In what has been a topsy-turvy campaign, Mitt Romney currently holds a 7 point lead over Newt Gingrich among likely Republican primary voters in Florida according to the Monmouth University Poll . The former Massachusetts governor registers 39% support while the former House Speaker has 32%. Former Pennsylvania Senator Rick Santorum (11%) and Texas Congressman Ron Paul (8%) are well behind the top two contenders.
There are decided age and gender gaps in the voting intentions of Sunshine State Republicans. Men give a slight edge to Gingrich over Romney (38% to 33%), while women prefer Romney over Gingrich by a sizable margin (45% to 26%). Voters age 65 and older prefer Romney, by a 48% to 33% margin. The contest is closer among those age 45 to 64 (36% Romney to 31% Gingrich) and age 18 to 44 (33% Gingrich to 29% Romney).
Gingrich (40%) does well among those who call themselves very conservative, leading both Romney (34%) and Santorum (15%) among a voting bloc that comprises nearly 4-in-10 likely voters. But Romney does better among the bulk of voters who see themselves as either somewhat conservative (44% to 34% for Gingrich) or moderate to liberal (44% to just 19% for Gingrich).
Among those who support the Tea Party movement, support is split at 38% for each of the two leading candidates. However, Gingrich does better among those who say they strongly support the Tea Party with 49% to 24% for Romney. It's the mirror image among those who support the Tea Party only somewhat - 51% for Romney to 27% for Gingrich. Romney also bests Gingrich among voters who either oppose or have no opinion about the Tea Party (42% to 18%).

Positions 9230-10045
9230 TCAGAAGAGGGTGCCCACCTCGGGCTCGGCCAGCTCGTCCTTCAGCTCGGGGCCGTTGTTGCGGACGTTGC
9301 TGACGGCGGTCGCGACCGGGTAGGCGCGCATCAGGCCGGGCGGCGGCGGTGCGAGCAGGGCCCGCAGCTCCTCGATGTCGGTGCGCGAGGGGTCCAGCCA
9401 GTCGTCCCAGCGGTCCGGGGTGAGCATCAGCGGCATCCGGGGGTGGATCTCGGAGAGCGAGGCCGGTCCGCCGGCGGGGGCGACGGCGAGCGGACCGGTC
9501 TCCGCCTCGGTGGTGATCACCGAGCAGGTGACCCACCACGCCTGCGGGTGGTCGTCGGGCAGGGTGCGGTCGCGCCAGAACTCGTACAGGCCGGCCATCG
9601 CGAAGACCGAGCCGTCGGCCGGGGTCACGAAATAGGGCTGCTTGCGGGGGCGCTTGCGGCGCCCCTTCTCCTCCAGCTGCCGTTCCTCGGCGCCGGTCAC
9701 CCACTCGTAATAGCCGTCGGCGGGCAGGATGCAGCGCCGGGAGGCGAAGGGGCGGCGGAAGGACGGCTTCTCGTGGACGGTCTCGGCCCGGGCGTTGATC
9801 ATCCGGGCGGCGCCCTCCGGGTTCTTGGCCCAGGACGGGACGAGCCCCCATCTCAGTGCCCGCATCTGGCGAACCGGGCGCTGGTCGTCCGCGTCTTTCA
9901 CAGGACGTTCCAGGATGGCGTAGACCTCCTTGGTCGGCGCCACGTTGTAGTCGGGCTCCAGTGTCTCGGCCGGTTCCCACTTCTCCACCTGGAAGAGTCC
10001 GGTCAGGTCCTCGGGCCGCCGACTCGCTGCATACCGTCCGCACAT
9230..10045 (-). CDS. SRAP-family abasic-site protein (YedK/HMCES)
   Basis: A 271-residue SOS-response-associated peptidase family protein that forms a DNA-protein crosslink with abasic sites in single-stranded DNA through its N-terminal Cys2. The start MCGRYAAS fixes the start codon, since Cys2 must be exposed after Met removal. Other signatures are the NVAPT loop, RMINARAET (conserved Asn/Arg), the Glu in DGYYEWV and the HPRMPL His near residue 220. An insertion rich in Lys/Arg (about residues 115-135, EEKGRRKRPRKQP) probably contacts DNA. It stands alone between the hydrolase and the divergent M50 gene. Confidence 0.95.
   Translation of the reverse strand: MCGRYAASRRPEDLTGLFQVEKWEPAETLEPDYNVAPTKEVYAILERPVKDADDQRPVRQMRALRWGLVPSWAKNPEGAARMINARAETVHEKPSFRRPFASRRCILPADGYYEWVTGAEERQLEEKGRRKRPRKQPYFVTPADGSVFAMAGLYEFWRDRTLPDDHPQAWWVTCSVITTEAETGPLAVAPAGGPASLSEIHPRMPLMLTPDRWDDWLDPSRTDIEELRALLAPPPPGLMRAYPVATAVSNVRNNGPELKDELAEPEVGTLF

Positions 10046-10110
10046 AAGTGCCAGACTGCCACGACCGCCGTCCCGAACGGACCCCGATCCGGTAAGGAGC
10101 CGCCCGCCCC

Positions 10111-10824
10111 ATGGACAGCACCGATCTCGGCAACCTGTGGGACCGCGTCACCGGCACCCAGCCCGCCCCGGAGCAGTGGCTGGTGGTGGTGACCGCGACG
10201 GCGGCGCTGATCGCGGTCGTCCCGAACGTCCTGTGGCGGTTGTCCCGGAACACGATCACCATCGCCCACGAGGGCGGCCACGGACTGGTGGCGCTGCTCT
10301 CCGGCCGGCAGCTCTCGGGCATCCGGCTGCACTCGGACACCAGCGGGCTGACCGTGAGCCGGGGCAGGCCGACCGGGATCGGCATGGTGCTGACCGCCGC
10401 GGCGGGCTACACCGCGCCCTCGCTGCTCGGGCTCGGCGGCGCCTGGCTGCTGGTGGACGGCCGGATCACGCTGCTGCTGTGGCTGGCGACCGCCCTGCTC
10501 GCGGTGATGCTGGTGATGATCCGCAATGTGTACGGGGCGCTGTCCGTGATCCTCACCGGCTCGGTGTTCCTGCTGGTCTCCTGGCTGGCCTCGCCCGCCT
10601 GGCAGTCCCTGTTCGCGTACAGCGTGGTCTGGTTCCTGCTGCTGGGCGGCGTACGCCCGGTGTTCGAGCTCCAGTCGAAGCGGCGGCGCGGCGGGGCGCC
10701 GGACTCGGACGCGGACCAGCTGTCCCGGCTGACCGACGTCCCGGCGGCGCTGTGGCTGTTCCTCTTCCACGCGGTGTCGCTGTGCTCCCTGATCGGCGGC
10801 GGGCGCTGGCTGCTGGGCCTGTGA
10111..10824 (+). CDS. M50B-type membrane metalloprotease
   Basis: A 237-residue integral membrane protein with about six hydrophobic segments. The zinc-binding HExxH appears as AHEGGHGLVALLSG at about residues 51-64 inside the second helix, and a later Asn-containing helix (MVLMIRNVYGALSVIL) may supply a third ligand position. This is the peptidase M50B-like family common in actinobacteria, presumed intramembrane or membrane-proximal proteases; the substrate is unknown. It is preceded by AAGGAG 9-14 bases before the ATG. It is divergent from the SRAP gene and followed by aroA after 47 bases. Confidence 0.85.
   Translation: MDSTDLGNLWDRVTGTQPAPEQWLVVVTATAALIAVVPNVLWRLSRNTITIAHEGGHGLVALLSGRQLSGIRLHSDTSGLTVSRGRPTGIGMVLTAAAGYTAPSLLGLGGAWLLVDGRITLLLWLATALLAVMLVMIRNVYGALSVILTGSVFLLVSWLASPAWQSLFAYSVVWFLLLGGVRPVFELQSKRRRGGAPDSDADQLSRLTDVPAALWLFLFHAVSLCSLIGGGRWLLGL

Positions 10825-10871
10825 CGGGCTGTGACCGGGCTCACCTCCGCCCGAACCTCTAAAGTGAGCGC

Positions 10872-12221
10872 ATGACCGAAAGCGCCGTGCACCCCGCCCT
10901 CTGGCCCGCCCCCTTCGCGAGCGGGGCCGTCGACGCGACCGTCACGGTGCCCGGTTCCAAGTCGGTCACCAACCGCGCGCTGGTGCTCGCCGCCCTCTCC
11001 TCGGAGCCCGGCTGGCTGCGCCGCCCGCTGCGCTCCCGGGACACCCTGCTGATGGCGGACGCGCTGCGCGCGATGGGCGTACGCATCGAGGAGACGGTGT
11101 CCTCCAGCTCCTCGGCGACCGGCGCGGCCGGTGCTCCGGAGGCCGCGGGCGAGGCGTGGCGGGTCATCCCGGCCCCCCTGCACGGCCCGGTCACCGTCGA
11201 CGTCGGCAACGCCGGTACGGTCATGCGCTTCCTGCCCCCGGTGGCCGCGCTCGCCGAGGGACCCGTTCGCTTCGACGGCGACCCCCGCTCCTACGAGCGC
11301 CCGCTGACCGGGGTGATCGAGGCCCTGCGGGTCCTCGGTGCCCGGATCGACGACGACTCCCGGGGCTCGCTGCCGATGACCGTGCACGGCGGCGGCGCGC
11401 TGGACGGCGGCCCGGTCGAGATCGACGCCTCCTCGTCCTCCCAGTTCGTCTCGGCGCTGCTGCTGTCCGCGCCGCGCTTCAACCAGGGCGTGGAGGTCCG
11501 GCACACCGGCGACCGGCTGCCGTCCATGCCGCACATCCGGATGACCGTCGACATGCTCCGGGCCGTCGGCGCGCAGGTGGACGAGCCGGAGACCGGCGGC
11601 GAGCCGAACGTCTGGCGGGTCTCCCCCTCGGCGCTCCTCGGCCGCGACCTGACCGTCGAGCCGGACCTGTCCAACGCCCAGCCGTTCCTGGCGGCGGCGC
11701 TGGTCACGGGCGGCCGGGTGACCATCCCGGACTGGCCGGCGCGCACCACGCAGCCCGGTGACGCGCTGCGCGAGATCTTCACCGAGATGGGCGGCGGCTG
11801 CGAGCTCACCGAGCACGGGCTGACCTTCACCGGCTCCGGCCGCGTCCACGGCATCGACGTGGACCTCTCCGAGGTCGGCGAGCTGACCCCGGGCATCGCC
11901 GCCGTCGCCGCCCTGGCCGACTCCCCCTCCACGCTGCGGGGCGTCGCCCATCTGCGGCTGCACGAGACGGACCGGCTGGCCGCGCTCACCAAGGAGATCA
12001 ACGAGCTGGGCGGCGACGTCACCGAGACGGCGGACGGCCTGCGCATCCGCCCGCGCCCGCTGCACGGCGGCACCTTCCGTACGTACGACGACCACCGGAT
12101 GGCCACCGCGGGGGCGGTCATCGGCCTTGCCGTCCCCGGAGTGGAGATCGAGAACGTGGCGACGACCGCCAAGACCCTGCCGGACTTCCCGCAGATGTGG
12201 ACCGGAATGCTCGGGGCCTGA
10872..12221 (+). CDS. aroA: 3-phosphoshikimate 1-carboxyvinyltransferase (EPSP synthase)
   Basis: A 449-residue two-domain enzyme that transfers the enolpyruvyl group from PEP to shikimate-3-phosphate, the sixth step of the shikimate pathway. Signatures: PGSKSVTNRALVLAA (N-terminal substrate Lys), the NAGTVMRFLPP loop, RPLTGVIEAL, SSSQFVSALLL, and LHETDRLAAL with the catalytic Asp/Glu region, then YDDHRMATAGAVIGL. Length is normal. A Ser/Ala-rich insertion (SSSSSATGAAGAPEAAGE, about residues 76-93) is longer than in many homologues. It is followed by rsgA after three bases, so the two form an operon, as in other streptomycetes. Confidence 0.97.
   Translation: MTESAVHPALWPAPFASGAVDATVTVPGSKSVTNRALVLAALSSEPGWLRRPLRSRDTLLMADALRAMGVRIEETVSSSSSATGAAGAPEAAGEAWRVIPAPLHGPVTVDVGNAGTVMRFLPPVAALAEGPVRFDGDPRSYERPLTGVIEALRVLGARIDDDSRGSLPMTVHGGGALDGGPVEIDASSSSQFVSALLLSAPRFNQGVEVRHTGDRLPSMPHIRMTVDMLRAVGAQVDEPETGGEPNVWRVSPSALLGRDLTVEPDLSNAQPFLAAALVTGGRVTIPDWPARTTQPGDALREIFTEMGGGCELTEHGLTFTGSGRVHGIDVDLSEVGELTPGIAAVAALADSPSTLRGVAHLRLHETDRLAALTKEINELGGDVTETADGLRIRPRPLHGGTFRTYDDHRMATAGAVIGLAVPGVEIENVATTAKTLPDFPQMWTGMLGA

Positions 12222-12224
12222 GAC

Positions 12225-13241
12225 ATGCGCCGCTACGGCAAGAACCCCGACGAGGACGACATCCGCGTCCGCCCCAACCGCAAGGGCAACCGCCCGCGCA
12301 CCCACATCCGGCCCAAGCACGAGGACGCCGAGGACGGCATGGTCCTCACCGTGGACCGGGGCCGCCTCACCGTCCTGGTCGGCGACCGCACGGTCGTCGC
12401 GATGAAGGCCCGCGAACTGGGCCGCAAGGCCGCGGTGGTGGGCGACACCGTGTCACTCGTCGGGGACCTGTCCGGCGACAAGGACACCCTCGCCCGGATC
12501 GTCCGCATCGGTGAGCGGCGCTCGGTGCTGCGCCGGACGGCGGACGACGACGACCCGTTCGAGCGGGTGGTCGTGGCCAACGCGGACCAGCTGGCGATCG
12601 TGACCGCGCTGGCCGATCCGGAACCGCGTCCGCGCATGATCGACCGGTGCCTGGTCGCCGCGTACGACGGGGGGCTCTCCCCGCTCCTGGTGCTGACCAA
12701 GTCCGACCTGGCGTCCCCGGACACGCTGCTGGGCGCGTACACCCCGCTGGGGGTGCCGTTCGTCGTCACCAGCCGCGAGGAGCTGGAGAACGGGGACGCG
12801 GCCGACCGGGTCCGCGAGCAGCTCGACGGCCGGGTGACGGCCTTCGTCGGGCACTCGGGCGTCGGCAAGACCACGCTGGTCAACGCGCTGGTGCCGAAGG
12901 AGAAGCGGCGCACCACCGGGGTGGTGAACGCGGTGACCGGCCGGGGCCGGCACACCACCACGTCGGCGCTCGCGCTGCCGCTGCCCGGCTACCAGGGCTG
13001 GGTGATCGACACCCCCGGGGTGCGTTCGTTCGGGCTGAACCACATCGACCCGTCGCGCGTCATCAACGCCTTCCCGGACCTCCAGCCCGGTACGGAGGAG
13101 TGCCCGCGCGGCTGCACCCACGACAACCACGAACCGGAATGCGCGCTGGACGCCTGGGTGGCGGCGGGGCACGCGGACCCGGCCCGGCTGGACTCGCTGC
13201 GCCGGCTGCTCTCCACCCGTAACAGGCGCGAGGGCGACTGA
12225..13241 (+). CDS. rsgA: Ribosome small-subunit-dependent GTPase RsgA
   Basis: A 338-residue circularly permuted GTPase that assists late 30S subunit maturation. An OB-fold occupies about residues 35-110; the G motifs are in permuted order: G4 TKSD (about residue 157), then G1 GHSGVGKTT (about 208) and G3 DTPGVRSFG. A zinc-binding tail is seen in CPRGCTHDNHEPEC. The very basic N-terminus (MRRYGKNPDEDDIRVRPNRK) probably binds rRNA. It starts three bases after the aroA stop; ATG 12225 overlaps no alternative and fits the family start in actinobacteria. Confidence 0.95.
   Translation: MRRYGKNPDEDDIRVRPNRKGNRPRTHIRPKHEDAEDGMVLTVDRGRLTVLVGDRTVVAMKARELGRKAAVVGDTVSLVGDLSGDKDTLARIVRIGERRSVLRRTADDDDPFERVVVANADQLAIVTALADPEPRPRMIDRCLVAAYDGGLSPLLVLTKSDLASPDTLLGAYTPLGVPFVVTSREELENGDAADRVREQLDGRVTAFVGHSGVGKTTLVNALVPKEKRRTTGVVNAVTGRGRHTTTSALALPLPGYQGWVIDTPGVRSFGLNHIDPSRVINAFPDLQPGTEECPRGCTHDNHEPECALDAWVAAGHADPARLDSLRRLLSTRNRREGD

As in South Carolina, Gingrich has a healthy advantage among evangelical voters - 41% to 28% for Romney. Santorum trails with 17% among this group. Gingrich's problem is that evangelical Christians represent less than 4-in-10 likely Florida voters, compared to a sizeable majority in South Carolina.
"Governor Romney appears to be ahead for the moment, but we have seen voter preferences turn on a dime in this contest. Debate performances and ad buys in Florida will determine whether he can solidify his lead or whether Speaker Gingrich can pull out another stunner," said Patrick Murray, director of the non-partisan Monmouth University Polling Institute in West Long Branch, New Jersey.